FIG. 5 is a top view of a wire part with which a longitudinally extending streak of transparent pulp is inserted in the forming zone; and
FIGS. 6a-d are top views of a wire part with different applied forms of dewatering obstacle which have extension in the plane of the web.
FIG. 1 illustrates a cylinder-type paper machine, for instance a cylinder-vat paper machine comprising a head box (1) which contains paper fibre stock (2) and in which paper fibres are deposited in a forming unit for the manufacture of a paper web. The forming unit is comprised of a wire cylinder (3) which rotates in contact with the paper stock in the head box (1). The internal pressure of the cylinder is lower than the pressure of the surrounding stock and liquid drained from the stock will thus pass through the wire while depositing paper fibres on the cylinder surface as it rotates. The paper thus formed is removed from the wire surface (3) with the aid of a couch roll (4) and forms a fibre/paper web (5) which is supported on a belt. The paper web is transported to a subsequent treatment station or stations, such as a web pressing, drying, sizing, calendaring station, etc., with the intention of elevating transmission in the transparent streaks/fields in the paper, among other things.
So that the inventive method can be put into effect, the forming unit of the paper machine is provided with a nozzle (6) for delivering stock that contains special fibres and optionally also an arbitrary filling and binding agent, preferably a transparent agent. The stock containing the special fibres is delivered to the forming wire in the immediate vicinity of the place where dewatering of the other or standard paper stock (2) is commenced in the forming unit. Dewatering is suitably commenced immediately downstream of a covering cloth arranged in the forming unit. In the FIG. 1 embodiment, the nozzle (6) has a lip which seals against the rotating wire gauze and prevents the deposit of paper fibres on a part of said gauze (3), and has a nozzle part which delivers special stock to the essentially "naked" part of the wire gauze. The forming nozzle (6) presenting said sealing lip and curving towards the wire gauze will preferably have the same radius of curvature as the wire cylinder (3). The lip orifice extends transversely across the whole or part of the width of the paper web and may be sectioned and provided with movable channels which discharge into the nozzle (6) in the immediate vicinity of where the stock flows from the nozzle onto the forming wire (3). The nozzle channels are connected to different stock containers, by means of stock delivery lines (not shown).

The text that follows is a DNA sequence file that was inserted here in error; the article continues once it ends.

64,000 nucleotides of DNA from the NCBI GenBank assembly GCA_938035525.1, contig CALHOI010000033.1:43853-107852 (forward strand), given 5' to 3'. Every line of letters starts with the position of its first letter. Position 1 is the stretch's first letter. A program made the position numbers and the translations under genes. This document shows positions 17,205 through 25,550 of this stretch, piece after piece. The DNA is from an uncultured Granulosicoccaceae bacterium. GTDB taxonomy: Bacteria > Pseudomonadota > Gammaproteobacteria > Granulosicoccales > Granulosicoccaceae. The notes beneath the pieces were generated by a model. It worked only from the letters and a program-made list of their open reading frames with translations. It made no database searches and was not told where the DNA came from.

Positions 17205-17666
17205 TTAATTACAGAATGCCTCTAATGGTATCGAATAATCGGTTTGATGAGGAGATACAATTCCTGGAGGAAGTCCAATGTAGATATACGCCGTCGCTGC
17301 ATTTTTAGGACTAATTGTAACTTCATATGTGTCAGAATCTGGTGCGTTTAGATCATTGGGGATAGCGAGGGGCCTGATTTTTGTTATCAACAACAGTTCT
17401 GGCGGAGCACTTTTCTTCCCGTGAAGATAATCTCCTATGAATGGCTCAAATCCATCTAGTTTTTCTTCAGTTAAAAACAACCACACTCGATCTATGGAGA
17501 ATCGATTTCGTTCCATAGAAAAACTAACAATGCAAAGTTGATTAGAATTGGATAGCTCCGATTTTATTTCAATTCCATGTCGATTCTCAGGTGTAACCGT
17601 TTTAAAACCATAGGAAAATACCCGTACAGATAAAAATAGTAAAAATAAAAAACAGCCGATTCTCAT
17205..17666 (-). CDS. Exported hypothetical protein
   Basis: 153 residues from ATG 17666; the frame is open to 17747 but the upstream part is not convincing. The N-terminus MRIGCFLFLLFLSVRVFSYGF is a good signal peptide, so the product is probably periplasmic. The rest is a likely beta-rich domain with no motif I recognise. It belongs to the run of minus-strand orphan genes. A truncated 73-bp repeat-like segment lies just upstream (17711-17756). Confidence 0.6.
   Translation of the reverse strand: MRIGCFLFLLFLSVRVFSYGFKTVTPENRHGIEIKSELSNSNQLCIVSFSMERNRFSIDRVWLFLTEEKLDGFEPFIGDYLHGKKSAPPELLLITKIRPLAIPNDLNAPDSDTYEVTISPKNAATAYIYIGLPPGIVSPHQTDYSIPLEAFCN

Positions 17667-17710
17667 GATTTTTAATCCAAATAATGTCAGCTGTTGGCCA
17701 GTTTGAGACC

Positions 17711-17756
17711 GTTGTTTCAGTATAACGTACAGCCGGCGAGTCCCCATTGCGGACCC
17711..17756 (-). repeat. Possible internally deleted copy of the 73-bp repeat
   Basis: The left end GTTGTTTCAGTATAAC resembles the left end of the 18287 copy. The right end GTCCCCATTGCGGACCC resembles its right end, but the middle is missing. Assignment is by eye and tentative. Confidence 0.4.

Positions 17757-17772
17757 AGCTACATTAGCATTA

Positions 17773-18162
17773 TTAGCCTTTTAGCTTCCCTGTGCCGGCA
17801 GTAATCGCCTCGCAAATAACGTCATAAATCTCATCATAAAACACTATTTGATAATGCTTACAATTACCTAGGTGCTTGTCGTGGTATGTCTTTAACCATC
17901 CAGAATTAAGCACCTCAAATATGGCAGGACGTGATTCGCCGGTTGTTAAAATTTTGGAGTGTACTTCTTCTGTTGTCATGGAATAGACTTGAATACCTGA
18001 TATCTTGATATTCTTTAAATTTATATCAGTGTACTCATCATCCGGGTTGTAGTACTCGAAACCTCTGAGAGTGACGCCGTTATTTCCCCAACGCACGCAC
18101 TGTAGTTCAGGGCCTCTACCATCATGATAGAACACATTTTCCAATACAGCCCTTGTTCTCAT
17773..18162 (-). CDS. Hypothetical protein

The paper-web pulp flows can also be sectioned by means of a head box (1) that includes partition walls (7), as illustrated in FIG. 2. The head box is connected to different stock containers, by means of delivery lines (not shown).
Delivery of dewatering obstacles in the forming zone can be effected by introducing a pre-shaped fibrous strip (8), as illustrated in FIG. 3. A similar arrangement will enable a security element in the form of a continuous thread, filament or strip to be placed in the paper in conjunction with forming the paper web.
As illustrated in FIG. 4, a fibre layer that has already been formed on the wire can be removed therefrom with the aid of a nozzle (9) by shearing, rinsing, blowing or sucking away said layer. Special stock can then be introduced through another nozzle (10). Alternatively, the two nozzles (9,10) can be combined to form a single unit.
FIG. 5 is a top view of a wire part and shows an essentially "naked" wire surface (11) and an incorporated streak of special stock (12). Dewatering obstacles, which can be embodied in the paper in accordance with an alternative embodiment of the invention, have a regular or irregular flake-shaped for instance (FIG. 6a) or may have the form of a continuous net structure (FIGS. 6b, c) or a combination of these forms (FIG. 6d). The dewatering obstacles may be transparent, opaque and/or exhibit some other special physical property.
Cotton stock and different compositions of special stock in consistencies of between 1.5-8.0 g/l was dewatered on a cylinder-vat machine. The stock consistency will be seen from the Table below. The streak produced had a width of between 10-25 mm and the paper had an approximate basis weight of about 80 g/m.sup.2. The result of strength tests carried out on the streak are evident from the Table below. It is thought that the results achieved could be improved by adding, for instance, conventional paper chemicals and by subjecting the paper to different after-treatments. Values relating to conventional banknote paper have been given by way of comparison. The banknote paper possesses higher values than the paper which includes the streak and which has been produced from banknote paper stock, containing essentially cotton fibres. These higher values can be explained by the fact that the banknote paper was produced on trimmed equipment with well-tested recipes, and by the fact that the paper had been subjected to conventional after-treatments which enhance the strength of the paper, among other things.
TABLE______________________________________ Double Tensile (NM/g)*) fold*) index along across acrossStock: the web the web the web______________________________________Streak:Ex. 1 81% polyvinyl 79 23 2000 alcohol fibres (PVA) 19% acrylic fibres 79% PVAEx. 2 21% diacetate fibres 57 22 300 84% PVAEx. 3 8% acrylic fibres 68 22 200 8% diacetate fibresCf I 100% cotton fibres 79 26 100Total paper webCf II100% cotton stock 70 25 65Cf III Conv. banknote paper 130 40 700______________________________________ Nb: *)average value from several tests. Tensile testing according to standard method SCAN P:38 Double folding according to standard method TAPPI 423
The results show that the inventive method enables a continuous paper web to be produced with delimited fields and/or continuous streaks of varying sizes, where the streaks produced have a strength of the same order of magnitude as cellulosic paper. The paper produced in accordance with the invention can be used suitably in the manufacture of security documents, particularly banknotes.